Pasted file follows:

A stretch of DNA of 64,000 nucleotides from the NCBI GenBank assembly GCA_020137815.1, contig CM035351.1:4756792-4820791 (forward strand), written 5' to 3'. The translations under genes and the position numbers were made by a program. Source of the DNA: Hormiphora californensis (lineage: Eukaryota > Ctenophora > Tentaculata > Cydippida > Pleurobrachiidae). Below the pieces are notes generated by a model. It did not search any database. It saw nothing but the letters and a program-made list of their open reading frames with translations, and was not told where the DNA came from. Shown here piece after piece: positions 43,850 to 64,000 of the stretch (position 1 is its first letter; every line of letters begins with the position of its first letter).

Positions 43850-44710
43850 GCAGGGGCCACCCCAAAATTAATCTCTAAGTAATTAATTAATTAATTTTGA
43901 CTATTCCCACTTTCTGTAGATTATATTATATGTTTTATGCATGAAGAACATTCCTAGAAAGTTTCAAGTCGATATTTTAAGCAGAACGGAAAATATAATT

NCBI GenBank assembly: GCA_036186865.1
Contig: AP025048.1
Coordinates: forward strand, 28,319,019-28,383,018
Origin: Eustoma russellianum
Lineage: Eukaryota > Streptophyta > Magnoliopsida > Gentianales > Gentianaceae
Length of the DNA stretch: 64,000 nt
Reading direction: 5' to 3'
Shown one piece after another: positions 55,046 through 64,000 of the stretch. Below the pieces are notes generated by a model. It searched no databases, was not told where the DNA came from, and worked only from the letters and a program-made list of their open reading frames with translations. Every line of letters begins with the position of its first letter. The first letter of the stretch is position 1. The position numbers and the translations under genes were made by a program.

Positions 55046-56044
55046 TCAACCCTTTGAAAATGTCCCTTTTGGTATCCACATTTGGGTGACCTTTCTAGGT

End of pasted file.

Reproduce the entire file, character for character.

A stretch of DNA of 64,000 nucleotides from the NCBI GenBank assembly GCA_020137815.1, contig CM035351.1:4756792-4820791 (forward strand), written 5' to 3'. The translations under genes and the position numbers were made by a program. Source of the DNA: Hormiphora californensis (lineage: Eukaryota > Ctenophora > Tentaculata > Cydippida > Pleurobrachiidae). Below the pieces are notes generated by a model. It did not search any database. It saw nothing but the letters and a program-made list of their open reading frames with translations, and was not told where the DNA came from. Shown here piece after piece: positions 43,850 to 64,000 of the stretch (position 1 is its first letter; every line of letters begins with the position of its first letter).

Positions 43850-44710
43850 GCAGGGGCCACCCCAAAATTAATCTCTAAGTAATTAATTAATTAATTTTGA
43901 CTATTCCCACTTTCTGTAGATTATATTATATGTTTTATGCATGAAGAACATTCCTAGAAAGTTTCAAGTCGATATTTTAAGCAGAACGGAAAATATAATT

NCBI GenBank assembly: GCA_036186865.1
Contig: AP025048.1
Coordinates: forward strand, 28,319,019-28,383,018
Origin: Eustoma russellianum
Lineage: Eukaryota > Streptophyta > Magnoliopsida > Gentianales > Gentianaceae
Length of the DNA stretch: 64,000 nt
Reading direction: 5' to 3'
Shown one piece after another: positions 55,046 through 64,000 of the stretch. Below the pieces are notes generated by a model. It searched no databases, was not told where the DNA came from, and worked only from the letters and a program-made list of their open reading frames with translations. Every line of letters begins with the position of its first letter. The first letter of the stretch is position 1. The position numbers and the translations under genes were made by a program.

Positions 55046-56044
55046 TCAACCCTTTGAAAATGTCCCTTTTGGTATCCACATTTGGGTGACCTTTCTAGGT